Our world is approaching a situation where several resources are becoming scarce at the same time, e.g., energy, nutrients, water, space, while at the same time climate change is proceeding. This will cause problems even in areas where such problems may at present seem negligible. Wealth and wellbeing of coming generations will depend on our ability to adapt our economies to this challenge in the finite world we are living in. Transforming today’s cities into sustainable cities is one of the main adaptations that will be necessary. A holistic approach looking at cities from a system’s perspective is needed to achieve this goal.
Nature based solutions (NBS), especially Green Infrastructure (GI) are introduced in the urban landscape to cope with challenges cities are facing. These challenges are urban heat islands, flooding, treatment of waste- and runoff waters from different origins and food provision. NBS offer a range of ecosystem services beneficial for the environment. However, NBS are often built without considering the system’s perspective and thus NBS only fulfil a single function with little consideration of their recovery potential of waste and water or their positive symbiosis with other systems. NBS can provide an array of valuable services, such as clean water production, nutrient recovery, heavy metals retention and recovery and a broad range of plant-based materials. The ongoing urban expansion coupled with the implications of climate change will cause resource scarcity even in areas where such problems may at present seem negligible. Linear resource flows entering cities are consumed and disposed as waste, leading to the loss of valuable resources. The Circular Economy (CE) philosophy based on the 3Rs; Reduce, Reuse and Recover (EC, 2014; Winans et al. 2017), has emerged as an alternative to the wastefulness of the current linear “take-make-use-dispose” practices of urban areas.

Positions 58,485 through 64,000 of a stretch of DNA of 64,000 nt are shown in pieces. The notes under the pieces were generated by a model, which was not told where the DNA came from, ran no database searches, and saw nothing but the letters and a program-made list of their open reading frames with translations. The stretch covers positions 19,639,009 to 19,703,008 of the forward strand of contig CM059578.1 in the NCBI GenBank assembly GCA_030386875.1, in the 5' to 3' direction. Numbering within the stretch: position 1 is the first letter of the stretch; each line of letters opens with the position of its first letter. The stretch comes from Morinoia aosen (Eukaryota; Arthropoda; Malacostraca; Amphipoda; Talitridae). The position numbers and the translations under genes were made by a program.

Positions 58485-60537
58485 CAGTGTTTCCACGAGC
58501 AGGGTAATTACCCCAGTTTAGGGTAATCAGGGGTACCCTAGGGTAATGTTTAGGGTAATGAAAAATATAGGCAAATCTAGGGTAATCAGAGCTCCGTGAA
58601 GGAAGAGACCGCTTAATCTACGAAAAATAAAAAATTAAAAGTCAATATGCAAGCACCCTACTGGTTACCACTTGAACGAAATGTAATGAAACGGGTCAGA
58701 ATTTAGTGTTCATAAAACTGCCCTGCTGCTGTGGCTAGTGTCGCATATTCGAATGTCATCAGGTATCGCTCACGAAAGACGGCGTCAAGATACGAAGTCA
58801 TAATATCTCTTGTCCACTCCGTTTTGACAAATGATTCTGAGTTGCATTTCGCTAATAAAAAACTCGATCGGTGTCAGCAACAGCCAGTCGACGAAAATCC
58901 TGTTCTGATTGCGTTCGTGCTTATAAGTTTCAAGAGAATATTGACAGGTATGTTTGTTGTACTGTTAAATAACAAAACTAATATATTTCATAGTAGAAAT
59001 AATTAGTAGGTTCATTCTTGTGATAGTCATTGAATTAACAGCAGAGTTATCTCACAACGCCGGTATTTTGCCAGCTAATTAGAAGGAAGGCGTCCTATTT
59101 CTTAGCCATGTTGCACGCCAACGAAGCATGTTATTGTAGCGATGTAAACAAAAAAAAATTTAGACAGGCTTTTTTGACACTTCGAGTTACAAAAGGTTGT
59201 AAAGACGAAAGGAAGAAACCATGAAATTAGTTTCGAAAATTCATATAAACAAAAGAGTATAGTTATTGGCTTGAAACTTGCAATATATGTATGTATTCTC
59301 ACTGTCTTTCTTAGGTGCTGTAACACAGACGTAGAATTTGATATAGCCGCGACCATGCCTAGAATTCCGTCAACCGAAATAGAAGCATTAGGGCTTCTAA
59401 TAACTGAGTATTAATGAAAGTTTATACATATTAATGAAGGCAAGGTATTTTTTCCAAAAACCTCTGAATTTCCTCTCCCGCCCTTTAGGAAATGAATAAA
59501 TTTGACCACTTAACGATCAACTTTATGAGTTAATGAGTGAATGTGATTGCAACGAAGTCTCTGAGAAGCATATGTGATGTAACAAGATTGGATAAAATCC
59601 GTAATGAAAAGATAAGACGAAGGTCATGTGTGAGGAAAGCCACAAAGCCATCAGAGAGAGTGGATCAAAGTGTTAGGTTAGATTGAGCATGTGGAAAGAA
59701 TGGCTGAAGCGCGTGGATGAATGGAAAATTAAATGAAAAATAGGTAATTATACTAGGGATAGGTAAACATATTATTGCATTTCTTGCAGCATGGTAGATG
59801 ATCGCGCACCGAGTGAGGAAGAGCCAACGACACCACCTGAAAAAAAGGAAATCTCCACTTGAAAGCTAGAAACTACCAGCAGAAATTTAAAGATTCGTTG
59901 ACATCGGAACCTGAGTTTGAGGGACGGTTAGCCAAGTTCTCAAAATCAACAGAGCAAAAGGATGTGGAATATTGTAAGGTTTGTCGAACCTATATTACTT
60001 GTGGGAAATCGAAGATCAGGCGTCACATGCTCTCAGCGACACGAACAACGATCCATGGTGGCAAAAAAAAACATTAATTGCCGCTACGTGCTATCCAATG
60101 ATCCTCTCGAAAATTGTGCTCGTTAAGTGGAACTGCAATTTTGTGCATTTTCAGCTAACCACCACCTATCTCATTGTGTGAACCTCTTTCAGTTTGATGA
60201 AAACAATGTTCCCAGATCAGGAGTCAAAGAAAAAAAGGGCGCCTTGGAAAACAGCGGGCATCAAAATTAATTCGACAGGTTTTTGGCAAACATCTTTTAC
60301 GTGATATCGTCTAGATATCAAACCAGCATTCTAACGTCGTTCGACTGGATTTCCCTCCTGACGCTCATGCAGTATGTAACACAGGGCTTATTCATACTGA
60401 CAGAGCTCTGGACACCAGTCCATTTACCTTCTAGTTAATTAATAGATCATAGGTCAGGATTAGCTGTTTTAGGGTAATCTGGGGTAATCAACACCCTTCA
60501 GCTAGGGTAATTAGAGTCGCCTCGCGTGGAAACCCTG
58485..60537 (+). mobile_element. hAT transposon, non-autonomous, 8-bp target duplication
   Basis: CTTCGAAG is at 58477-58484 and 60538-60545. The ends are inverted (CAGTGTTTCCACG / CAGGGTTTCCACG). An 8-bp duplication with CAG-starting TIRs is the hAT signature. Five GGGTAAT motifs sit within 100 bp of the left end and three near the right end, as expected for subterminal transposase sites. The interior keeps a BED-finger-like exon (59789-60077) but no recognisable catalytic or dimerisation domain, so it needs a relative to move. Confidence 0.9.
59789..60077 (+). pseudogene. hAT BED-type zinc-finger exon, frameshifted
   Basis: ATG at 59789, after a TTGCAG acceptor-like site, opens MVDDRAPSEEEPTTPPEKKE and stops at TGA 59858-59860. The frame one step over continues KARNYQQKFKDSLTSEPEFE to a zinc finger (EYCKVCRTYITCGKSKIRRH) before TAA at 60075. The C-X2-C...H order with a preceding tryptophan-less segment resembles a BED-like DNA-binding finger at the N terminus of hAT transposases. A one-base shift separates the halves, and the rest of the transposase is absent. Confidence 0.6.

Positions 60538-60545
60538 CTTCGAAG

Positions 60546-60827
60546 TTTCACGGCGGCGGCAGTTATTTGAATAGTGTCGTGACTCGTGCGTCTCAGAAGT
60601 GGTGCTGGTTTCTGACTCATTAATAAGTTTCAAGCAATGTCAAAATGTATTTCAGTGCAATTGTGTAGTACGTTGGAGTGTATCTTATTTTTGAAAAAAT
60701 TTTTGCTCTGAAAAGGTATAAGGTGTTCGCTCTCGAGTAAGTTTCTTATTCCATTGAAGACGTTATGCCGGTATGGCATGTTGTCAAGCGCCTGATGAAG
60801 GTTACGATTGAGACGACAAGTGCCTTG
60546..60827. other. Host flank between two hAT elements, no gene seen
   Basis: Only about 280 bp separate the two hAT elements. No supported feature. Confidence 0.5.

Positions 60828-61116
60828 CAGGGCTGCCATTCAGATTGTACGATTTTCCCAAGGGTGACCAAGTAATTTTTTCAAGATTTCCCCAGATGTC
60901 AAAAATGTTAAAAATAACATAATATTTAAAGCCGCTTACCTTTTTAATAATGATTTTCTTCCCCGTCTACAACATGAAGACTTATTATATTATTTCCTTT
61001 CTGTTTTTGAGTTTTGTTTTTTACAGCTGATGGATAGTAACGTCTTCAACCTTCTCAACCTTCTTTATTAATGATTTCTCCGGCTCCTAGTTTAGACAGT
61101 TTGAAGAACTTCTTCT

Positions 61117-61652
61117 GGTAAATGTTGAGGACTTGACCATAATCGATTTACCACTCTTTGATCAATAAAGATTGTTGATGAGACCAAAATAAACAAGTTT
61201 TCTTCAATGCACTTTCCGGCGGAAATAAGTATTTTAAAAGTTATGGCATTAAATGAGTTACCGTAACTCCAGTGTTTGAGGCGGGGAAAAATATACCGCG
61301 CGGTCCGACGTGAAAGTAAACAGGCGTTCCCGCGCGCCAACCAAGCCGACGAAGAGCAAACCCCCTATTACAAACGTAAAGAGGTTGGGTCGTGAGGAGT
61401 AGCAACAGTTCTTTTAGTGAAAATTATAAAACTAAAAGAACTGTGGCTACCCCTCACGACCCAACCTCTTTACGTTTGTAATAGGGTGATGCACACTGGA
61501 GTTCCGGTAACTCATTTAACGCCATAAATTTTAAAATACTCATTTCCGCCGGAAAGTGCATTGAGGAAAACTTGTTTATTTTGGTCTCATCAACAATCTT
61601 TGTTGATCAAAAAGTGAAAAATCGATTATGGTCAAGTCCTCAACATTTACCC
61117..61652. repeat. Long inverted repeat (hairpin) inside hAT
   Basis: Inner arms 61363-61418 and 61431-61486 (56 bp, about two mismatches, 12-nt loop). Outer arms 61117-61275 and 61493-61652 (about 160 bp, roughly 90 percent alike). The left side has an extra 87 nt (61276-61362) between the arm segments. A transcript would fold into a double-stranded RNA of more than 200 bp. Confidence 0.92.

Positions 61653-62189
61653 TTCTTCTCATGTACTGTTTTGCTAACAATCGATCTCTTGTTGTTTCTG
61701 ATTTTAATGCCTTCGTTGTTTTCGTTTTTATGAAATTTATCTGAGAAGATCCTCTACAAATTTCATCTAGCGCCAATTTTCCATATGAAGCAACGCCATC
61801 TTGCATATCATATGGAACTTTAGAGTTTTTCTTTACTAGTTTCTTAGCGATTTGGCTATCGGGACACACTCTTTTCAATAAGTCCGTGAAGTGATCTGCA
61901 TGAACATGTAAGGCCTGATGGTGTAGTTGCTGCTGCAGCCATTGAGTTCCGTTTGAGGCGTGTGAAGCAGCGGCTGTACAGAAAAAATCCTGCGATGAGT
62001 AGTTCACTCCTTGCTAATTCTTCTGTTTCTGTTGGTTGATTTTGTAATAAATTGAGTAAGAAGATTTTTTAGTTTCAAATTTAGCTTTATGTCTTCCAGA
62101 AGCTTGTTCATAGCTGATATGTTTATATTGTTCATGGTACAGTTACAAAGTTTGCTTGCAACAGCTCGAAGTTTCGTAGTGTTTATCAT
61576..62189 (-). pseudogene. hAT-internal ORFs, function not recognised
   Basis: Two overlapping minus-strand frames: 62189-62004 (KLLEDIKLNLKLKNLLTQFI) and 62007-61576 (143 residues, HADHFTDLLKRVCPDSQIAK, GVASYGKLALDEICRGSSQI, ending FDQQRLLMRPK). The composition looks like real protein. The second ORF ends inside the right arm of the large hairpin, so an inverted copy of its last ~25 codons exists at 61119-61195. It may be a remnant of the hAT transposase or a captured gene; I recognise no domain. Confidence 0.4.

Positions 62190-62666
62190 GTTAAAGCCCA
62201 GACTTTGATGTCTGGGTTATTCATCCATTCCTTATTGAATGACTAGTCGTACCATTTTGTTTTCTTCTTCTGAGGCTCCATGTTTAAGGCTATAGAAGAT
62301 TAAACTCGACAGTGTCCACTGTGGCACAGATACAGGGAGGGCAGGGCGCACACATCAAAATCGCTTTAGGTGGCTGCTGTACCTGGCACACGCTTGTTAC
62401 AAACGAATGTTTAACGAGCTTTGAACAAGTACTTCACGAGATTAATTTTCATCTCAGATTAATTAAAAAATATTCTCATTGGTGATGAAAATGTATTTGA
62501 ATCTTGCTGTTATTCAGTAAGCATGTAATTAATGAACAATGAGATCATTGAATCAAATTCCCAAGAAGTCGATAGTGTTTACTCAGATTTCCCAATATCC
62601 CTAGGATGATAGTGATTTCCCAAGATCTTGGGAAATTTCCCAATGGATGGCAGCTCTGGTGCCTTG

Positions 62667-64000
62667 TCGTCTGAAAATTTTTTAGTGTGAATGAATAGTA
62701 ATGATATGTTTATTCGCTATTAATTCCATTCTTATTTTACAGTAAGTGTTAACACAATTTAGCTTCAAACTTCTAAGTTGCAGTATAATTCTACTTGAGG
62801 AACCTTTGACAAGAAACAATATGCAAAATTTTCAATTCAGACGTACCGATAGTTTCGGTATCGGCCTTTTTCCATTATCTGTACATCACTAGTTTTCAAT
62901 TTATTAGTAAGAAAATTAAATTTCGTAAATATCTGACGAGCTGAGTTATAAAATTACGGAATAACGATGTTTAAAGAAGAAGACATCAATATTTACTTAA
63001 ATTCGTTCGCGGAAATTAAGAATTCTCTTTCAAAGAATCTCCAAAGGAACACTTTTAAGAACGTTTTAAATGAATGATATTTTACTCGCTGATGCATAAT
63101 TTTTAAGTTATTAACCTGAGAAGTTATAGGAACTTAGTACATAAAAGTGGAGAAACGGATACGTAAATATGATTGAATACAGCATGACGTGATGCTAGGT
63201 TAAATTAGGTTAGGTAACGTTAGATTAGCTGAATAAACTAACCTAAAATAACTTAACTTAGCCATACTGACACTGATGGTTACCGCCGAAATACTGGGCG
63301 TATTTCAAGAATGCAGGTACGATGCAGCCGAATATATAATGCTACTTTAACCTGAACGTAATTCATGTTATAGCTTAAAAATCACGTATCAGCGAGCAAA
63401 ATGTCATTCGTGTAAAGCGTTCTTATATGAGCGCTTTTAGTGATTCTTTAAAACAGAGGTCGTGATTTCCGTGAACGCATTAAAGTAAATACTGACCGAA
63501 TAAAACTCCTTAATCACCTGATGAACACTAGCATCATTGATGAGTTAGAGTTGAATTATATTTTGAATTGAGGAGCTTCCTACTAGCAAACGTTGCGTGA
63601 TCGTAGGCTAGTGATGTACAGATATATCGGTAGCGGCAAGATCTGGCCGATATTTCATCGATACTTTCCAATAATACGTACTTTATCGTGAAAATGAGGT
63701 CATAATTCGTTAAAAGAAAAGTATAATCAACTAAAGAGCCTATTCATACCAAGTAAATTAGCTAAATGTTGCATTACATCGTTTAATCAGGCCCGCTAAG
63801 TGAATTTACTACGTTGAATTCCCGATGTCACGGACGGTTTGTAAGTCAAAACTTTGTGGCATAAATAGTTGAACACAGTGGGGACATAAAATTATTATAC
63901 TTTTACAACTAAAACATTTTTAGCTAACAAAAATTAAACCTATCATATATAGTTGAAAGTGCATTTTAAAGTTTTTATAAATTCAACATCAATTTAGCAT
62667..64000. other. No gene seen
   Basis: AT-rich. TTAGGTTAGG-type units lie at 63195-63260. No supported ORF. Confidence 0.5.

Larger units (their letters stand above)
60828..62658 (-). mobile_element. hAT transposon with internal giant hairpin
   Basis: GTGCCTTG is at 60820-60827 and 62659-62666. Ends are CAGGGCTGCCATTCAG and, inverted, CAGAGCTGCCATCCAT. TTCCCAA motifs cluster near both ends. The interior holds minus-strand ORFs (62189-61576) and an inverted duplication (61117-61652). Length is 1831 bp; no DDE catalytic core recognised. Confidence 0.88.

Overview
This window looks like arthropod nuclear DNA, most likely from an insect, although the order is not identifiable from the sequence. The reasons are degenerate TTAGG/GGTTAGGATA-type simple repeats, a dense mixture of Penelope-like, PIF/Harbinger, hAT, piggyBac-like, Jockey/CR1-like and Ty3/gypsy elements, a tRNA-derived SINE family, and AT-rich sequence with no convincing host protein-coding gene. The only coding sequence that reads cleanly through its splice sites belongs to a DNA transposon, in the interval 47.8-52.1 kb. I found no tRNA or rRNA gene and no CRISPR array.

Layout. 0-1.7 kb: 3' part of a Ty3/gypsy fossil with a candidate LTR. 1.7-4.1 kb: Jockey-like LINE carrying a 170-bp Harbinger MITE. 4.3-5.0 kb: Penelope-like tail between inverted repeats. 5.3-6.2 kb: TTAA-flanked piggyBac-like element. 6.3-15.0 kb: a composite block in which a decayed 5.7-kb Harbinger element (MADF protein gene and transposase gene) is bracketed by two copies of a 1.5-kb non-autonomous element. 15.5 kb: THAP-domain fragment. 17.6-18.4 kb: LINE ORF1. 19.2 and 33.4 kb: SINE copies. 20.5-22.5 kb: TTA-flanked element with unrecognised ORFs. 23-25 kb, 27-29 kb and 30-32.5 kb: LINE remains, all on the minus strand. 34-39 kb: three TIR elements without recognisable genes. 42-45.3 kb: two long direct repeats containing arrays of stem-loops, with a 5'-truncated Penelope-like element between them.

The principle of CE is to create a closed loop for each natural or man-made product by transforming the linear resource flow into a circular flow. It targets all kinds of industrial processes and products. For the urban environment the scale of thinking shall be more global in order to address the urban metabolism as a whole, and create not only specific CE systems but an overall resource management system for the urban biosphere. Therefore, NBS show to be a sufficient way to address important problems at the local scale as such systems can be easily adapted and operated decentralised where the highest demand occurs. The highest benefits of NBS besides their technical initial purposes is the influence on urban micro-climate and recreation purposes for the inhabitants.
The aim of the COST Action “Circular City Re.Solution” is to build an interdisciplinary platform for connecting city planners, architects, system designers, circular economists, engineers and researchers from social and natural sciences that develop systems allowing cities to cope with the challenges described above. In this COST Action, the definition for a common language and understanding across disciplines are seen as crucial success factor, while CE concepts are seen as key approach and NBS or GI solutions are seen as core elements of the toolbox. This Cost Action is to encourage collaboration and research to test the hypothesis that “A circular flow system that implements NBS for managing nutrients and resources within the urban biosphere will lead to a resilient, sustainable and healthy urban environment”. The planned Action will test this hypothesis in five domains: the built environment, the urban water, the resource recovery, the urban farming, and the society.